Each of our Greendale regulars has a part to play, an Abed-created character to bring into the mission, ranging from Jeff as warrior "Marrrrrr" and Britta as "Lavernica" to Annie as, er, "Hector the Well-Endowed." Look for a painfully funny montage as Annie describes just what Hector is doing--sans words but with hand gestures--to a beautiful elf maiden as she woos her into giving the gang a flock of pegasi, and for what Shirley calls Chang's "hate crime" in the making.

But even as each has a different role to play, our beloved study group quickly reverts to form: Britta championing the gnome cause in her "needlessly defiant" manner; Jeff as cool and detached as ever; Abed once again in control of an imaginary world; Shirley cooing over the cuteness of story elements; Pierce the thorn in the side of the group, the true outsider whose thirst to belong to the collective means that he will forever spit in the (figurative) punchbowl.

(The fantastic opening sequence--complete with new title music just for this occasion--sums up the characters to full effect and with hilarious detail as it offers descriptors for each of the main characters in keeping with the warrior tradition.)

"Advanced Dungeons and Dragons" isn't just adventure for the sake of adventure; in true Community fashion, there's an underlying emotional core to the episode which manages to be sweet without cloying, touching rather than saccharine. Even as the group strives to save Fat Neil from himself, they have to save themselves as well. There's a reason why these events are unfolding the way that they are, why Pierce is so destructive and insensitive, why Neil is in the predicament that he's in.

But rather than tip the balance of the episode into sentimentalism, the revelations contained therein are true to the spirit of the series and the sense of, well, community that the show has fostered since the beginning.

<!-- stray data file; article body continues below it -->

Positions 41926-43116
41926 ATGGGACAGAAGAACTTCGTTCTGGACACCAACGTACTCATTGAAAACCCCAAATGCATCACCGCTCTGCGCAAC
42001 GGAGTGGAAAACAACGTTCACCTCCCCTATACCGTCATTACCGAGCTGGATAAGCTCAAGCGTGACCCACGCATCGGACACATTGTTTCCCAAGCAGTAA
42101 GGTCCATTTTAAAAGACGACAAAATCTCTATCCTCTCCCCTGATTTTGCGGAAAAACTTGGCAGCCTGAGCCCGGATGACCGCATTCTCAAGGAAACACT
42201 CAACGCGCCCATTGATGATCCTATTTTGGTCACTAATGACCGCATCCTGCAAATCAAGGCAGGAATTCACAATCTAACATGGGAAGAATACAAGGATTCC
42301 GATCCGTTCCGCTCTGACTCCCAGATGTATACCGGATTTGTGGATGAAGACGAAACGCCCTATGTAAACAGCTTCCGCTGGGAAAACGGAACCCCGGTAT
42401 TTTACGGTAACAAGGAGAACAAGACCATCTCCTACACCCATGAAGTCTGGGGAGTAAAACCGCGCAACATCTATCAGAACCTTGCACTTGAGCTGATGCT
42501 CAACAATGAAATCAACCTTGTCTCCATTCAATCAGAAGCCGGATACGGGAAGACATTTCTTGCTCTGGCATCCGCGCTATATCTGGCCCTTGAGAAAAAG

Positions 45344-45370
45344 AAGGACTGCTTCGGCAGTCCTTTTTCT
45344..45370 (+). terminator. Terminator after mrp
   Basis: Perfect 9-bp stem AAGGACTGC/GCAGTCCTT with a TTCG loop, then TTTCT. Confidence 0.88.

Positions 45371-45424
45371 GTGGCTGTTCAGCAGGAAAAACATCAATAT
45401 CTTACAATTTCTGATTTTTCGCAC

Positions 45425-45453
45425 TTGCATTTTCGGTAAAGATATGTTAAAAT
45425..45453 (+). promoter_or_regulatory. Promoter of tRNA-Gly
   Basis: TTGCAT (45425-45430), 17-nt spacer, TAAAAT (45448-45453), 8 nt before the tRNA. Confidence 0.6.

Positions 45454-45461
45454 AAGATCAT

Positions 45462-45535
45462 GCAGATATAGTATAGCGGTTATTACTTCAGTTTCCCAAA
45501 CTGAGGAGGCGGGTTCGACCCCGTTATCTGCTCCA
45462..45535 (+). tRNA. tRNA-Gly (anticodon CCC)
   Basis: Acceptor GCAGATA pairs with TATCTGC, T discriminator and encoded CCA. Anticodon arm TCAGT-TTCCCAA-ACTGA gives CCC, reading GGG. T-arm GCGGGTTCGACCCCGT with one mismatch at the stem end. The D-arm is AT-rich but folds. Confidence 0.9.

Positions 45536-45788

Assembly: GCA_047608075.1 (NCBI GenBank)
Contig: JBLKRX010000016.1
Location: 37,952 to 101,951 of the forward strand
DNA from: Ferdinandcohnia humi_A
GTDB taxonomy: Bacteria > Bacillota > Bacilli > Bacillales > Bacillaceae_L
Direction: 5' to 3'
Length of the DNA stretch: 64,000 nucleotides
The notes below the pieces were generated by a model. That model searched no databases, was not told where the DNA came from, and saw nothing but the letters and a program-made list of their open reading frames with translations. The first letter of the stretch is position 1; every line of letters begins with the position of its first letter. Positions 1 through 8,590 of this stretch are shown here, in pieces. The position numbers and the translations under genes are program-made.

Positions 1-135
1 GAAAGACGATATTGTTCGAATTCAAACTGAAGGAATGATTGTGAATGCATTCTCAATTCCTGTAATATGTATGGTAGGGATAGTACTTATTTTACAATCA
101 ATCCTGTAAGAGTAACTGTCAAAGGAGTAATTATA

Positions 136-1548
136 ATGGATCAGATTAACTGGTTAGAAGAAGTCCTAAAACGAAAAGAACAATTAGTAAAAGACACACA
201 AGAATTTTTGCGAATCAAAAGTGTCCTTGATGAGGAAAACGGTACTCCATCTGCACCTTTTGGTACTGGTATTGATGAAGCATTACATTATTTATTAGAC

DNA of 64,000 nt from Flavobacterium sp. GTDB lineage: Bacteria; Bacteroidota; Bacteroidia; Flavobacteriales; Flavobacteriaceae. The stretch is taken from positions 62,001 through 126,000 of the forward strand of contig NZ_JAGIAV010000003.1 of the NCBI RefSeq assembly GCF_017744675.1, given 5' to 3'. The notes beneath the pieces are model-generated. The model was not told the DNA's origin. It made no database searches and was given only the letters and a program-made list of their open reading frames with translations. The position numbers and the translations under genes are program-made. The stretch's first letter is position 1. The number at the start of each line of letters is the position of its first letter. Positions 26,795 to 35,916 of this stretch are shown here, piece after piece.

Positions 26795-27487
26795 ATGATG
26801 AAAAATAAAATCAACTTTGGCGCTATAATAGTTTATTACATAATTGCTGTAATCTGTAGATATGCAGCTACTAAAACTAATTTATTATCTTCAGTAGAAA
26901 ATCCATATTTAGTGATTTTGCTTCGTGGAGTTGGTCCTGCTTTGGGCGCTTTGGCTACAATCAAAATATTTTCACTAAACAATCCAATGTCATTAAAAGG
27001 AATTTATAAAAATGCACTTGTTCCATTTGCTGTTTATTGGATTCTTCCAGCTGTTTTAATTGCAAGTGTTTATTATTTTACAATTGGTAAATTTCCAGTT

With "Advanced Dungeons and Dragons," the cast and crew have masterfully pulled this Herculean task off without a single hitch, resulting in an episode that's at times hysterical, at times emotional, and always magical.

Community airs Thursday evening at 8 pm ET/PT on NBC.


pollyprissypant said…
I've been ridiculously excited for this episode ever since Harmon teased it months ago but after reading this, tomorrow night really can't come soon enough. Thanks for the sneak peek, Jace!
Anonymous said…
I'm soooo excited!!!!!! I know it's always a bad idea to get your hopes up for an episode because it sets it up to fail your expectations but... I LOVE D&D. And the mere fact that they're mentioning it's nerdy existence makes my face look like this --> :D
Effie said…
Oh, this sounds sooooo good! I love this show's endless creativity and their willingness to go above and beyond.
Anonymous said…
Airs, 8pm/7pm CENTRAL... but great article!!!
catherine wright said…
Hi Jace!

Thanks for the article. I work on Community - :) @ Paramount Studio - and just wanted to let you know we air @ 8pm not 9...just don't want anyone to miss out on this AMAZING episode!


catherine wright
Unknown said…
I didn't read this until after I saw the episode (even though Jace is known for not spoiling, because I'm super-spoiler-free).

This is the best episode of Community ever. I haven't laughed so much with a TV show since Better Off Ted--no mean feat.

Britta's concern for the gnomes, Abed's deadpan announcement that Pierce has "successfully rubbed the sword on his balls," and Annie's gestures and--if you can read lips--monologue while Troy takes notes were simply breathtaking scenes (because I was laughing so hard).

Kudos to the writing staff--this is simply excellent work.